Freeing Computer Games from the Screen

For this blog post, we thought we’d do something a bit different. We were lucky to get the acclaimed video game journalist Zoyander Street to interview the production team on how they approached the unique, integrated design challenge of Beasts of Balance. Read on below to see what they said, and what makes Beasts of Balance so unique.

How Sensible Object designs “connected” games that bridge physical and digital worlds

Game developers Sensible Object believe that you can experience the vibrant, magical world of a videogame without just staring at a screen. Their unique projects use connected physical objects to bring fictional worlds out of the screen, through physical things that you can touch. Since launching last year, Beasts of Balance has allowed thousands of people to play in another world by stacking beautiful connected toys in their own homes – and with their next Kickstarter, they’re hoping to make the game even richer.

“With multiplayer games that you play at home, like Mario Kart, you are all looking in the same direction, with controllers in your hands, and you can’t take your eyes off the screen,” says Lead Programmer George Buckenham. “The benefit of a hybrid digital-tabletop game like Beasts of Balance is that you are able to look in each other’s eyes, with hands ready to help catch the blocks as the tower falls.”

Interactive toys have existed for a long time, but it is rare to come across a project like Beasts of Balance, that combines innovative game design with beautiful toys. It’s already challenging to make sure that a game has lots of depth, while making sure it can be played by people of all ages – it takes a really special team to do this while still focusing on the core experience of stacking interestingly shaped objects.

Putting digital games on the table

George is one of only a handful of people in the world who has been making hybrid physical-digital games for years. Before Beasts of Balance, George had made extraordinary games for live events, such as “Punch The Custard” – a game that literally involves punching a bowl of thick, gooey liquid. George was exploring “the idea of having a weird controller”, or “alt controllers”.

“The work I was doing at [games-themed nightclub event] Wild Rumpus is in that space as well… there would almost always be something with a non-traditional controller, or a non-traditional screen.” Hybrid physical-digital games are particularly suited to spaces where a lot of people are curious spectators, while others actually get their hands dirty. “At an an event like that, you are designing things that people will be able to watch as well as participate in.”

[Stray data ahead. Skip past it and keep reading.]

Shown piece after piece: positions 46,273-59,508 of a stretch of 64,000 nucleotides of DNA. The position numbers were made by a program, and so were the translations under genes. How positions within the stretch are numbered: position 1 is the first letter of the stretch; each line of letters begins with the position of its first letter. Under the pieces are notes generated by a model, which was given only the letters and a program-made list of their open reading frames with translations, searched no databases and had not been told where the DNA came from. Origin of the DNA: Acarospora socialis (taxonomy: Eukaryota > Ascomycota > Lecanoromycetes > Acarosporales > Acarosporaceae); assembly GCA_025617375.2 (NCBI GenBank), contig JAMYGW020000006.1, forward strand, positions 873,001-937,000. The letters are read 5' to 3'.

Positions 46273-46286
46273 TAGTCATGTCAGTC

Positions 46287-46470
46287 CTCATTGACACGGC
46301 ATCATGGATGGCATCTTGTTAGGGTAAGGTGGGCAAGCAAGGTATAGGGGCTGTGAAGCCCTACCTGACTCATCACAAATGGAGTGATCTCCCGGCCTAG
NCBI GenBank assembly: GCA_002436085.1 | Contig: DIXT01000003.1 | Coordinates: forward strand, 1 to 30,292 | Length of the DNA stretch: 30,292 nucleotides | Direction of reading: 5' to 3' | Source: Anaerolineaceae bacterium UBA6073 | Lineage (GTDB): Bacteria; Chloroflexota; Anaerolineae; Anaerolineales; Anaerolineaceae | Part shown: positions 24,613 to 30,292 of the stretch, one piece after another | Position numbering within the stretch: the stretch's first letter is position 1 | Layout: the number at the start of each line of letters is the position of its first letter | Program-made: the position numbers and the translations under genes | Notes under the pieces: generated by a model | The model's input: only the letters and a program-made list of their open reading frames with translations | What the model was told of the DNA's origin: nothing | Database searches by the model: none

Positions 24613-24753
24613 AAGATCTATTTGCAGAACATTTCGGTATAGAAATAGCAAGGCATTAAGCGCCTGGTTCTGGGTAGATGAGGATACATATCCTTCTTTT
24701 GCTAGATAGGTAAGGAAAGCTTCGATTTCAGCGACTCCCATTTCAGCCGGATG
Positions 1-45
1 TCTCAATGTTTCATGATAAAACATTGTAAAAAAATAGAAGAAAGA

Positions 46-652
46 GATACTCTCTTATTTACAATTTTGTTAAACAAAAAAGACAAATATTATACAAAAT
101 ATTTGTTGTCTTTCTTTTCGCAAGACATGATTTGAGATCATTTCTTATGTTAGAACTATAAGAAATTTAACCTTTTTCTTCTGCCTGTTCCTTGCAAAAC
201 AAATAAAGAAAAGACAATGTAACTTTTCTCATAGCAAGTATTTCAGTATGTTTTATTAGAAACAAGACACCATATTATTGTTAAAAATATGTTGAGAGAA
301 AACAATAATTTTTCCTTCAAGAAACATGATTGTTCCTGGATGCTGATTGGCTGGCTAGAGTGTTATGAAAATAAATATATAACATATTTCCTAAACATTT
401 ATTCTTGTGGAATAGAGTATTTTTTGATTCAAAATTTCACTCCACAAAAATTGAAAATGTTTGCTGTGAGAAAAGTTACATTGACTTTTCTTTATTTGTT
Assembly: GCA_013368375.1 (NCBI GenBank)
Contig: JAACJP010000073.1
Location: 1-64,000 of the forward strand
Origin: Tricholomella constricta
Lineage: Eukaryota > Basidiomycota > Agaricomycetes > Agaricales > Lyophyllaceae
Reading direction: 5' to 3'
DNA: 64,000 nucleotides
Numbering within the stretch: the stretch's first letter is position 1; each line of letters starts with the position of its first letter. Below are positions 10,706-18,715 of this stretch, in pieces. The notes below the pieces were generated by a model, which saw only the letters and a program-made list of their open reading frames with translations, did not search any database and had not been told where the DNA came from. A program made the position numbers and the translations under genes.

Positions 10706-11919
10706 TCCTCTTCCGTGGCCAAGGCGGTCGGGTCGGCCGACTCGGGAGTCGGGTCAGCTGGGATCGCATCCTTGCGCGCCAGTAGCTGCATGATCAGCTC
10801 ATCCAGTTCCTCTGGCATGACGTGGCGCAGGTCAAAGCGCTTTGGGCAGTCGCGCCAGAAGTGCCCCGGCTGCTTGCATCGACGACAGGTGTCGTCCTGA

Sensible Object isn’t just about making tabletop games more digital – this is a studio where installation art and party planning meets innovative videogame design. The team is an eclectic mix of people who found their voice in London’s remarkable, experimental, and fun creative scenes. Many team members first worked together when creating installations for art galleries, or one-off experiences for big events.

Before Sensible Object, Lead Designer Tim Burrell-Saward spent years creating sculptures and light installations as part of a small but highly celebrated interactive art studio. He says the unusual team composition is a great strength. “We all come from different industries. I had never worked in games before. I look at things in a slightly different way. George and Alex have great knowledge of the indie games community. It gives a different flavour to what we’re making. We argue a lot, but it’s always good.”

In Beasts of Balance, the creative experimentation of live arts events and polished product design are brought together into something that fits onto the dining room tables of people around the world. It’s part of making the kind of experiences that were once limited to people attending a particular event available to a much wider audience. “Normally you’re constrained by the fact that this is an event, it’s a one-off,” says George. “Beasts of Balance has given us an opportunity to make something that lives in someone’s home.”

Designing games for social play

Using what they’ve learned from designing for real-world events, Sensible Object have been able to make Beasts of Balance more than just a fun  tablet game with some toys attached. “It’s a context to hanging out and having a social interaction,” says George. But skilful game design has also been essential.

It’s taken a lot of hard work, and trial and error, to make Beasts of Balance simple to understand but also rich with depth. At one point in its early development the game had almost 50 pieces, and although it was fun for those who understood it, feedback from players showed that it was too complicated. The designers had to strip the whole thing back and start again in order to make Beasts of Balance the streamlined game it is today.

“I’ve been surprised by how well this works. There haven’t been a lot of games like this before,” reflects Lead Artist Lyall McCarthy, whose background is in illustration and UI for mobile and tablet games. This is his first project involving physical objects aside from the user’s digital device. “The concept of physical and digital is something I hadn’t thought of before this project… It was a nice surprise that people took to it so enthusiastically.”

As a user interface designer, Lyall is used to thinking about players and understanding their needs. Beasts of Balance is a game that has enough depth that it plays a bit differently every time, and everybody plays it their own way. This makes playtesting a lot of fun. “You always see something new in how people play. Something you’d never even considered comes out,” says Lyall. “We play the game a lot in the studio, but someone at an event might hang one piece off another in a way that we never thought of.” Bringing games back into the physical world makes them more interactive, and makes play into a creative, collaborative act.